Sony “worsens” PS Plus PS1 games with an update

Sony has released a patch that attempts to improve the PS1 games of the new PS Plus at 50Hzbut users report that the effect it creates it is distracting.

Complaints were raised last week when the PlayStation 1 and PSP games have started appearing in PlayStation stores in the Asian regionbefore the launch of the new PlayStation Plus in Japan, the Americas and Europe in June.

It has been reported that all games from the first PlayStation included in the service they are based on the European PAL versionseven in regions that use the NTSC format, including Taiwan.

This means that the gamesi run at 50Hz instead of the faster 60Hz refresh rate of NTSC, making them significantly slower. Following this, Sony has now released a patch for some of these games, claiming to have “improved PAL output“.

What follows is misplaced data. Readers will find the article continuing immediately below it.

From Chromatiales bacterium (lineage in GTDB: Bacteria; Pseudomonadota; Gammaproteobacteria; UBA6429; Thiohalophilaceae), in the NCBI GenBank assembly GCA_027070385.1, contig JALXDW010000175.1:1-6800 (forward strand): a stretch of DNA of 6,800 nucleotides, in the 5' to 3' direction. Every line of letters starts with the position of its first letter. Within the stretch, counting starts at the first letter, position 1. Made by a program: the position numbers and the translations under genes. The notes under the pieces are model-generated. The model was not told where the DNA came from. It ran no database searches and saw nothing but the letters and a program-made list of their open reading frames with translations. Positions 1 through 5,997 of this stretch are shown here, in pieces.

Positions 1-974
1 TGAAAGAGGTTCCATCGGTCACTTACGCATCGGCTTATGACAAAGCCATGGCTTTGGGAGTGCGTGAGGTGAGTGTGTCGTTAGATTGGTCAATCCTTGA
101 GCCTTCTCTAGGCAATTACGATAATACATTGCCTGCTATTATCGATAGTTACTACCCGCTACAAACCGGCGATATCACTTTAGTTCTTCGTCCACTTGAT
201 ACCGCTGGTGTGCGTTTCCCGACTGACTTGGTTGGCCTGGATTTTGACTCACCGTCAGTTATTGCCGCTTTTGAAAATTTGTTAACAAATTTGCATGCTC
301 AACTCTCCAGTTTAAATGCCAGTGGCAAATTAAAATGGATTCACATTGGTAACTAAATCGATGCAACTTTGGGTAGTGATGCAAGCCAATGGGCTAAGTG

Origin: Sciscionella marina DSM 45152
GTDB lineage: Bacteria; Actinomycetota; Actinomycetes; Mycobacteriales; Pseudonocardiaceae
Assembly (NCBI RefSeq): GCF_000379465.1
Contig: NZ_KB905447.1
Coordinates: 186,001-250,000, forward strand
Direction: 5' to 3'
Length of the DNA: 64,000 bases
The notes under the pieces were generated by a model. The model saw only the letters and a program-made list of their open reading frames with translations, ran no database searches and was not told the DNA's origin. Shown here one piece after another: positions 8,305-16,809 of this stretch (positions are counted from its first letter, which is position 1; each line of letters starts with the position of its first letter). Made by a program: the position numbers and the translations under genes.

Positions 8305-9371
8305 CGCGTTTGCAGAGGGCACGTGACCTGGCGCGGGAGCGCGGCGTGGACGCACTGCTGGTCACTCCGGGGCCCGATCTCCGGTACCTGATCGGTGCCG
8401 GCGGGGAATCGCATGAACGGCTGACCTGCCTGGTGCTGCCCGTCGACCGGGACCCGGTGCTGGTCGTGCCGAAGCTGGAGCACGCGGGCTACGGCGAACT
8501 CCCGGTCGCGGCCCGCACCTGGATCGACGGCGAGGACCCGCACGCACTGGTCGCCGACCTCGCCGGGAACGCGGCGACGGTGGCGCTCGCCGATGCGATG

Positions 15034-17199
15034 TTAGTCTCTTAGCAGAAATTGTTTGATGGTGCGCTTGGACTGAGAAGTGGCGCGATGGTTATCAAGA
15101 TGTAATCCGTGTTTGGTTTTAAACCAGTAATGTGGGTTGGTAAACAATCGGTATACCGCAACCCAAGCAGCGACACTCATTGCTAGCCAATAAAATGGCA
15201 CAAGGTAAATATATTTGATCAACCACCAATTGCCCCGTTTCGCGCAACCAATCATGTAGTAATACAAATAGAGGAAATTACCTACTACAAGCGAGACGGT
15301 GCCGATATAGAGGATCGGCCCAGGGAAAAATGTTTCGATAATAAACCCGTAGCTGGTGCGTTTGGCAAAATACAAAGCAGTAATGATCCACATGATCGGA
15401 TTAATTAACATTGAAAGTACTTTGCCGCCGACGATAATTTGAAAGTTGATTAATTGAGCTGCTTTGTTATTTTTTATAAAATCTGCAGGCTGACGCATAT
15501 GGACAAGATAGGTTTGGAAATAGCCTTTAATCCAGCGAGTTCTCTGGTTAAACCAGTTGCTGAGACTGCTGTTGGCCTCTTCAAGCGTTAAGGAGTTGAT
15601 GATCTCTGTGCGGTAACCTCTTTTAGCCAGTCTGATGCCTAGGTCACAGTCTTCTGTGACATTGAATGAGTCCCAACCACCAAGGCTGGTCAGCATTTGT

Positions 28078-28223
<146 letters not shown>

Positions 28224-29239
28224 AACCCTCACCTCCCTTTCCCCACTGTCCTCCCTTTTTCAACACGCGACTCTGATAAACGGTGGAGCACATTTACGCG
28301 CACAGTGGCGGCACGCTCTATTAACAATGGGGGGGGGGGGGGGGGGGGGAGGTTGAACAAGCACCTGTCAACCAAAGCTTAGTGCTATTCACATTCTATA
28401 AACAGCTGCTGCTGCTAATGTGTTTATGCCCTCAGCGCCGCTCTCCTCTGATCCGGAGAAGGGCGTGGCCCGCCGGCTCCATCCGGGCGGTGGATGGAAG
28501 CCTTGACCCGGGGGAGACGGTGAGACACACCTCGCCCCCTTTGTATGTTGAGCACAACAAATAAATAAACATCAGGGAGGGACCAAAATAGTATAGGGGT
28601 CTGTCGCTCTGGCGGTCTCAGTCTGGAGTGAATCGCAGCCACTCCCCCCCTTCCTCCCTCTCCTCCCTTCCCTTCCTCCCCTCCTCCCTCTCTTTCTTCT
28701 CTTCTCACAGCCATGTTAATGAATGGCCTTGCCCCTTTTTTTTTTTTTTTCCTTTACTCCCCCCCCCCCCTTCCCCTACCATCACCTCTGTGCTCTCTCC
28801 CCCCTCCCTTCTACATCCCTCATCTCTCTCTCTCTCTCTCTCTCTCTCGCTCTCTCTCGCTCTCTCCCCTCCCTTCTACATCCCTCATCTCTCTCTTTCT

However, as Twitter user Windy Corner TV points out, the patch creates a noticeable ghost effect as the screen scrolls. The patch appears to attempt to increase the 50Hz output to 60Hz to run its PAL games at the same speed as 60Hz games.

However, to do this, it appears to add the missing frames by merging the existing frames togethercreating a “ghost” effect. The problem was also highlighted in a Digital Foundry video, in which reporter John Linneman intended to analyze PS1 emulation in general, ma received the patch shortly before the video was completed:

They added frame blending to try to compensate for the PAL frame rate, but that means there’s a ghost trail behind each frame. This does not compensate for the low refresh rate of these PAL versions.

While Sony hasn’t officially confirmed why it’s using PAL versions of its games, it’s believed to be because include support for multiple languages. However, other third-party games on the service such as Tekken 2, Siphon Filter, Abe’s Oddysee And Mr. Driller they appear to be based on the NTSC versions.

It is also unclear whether all regions will receive PAL versions, although when the PlayStation Classic mini console was released in 2018, about half of his games used PAL versionseven in units sold in North America.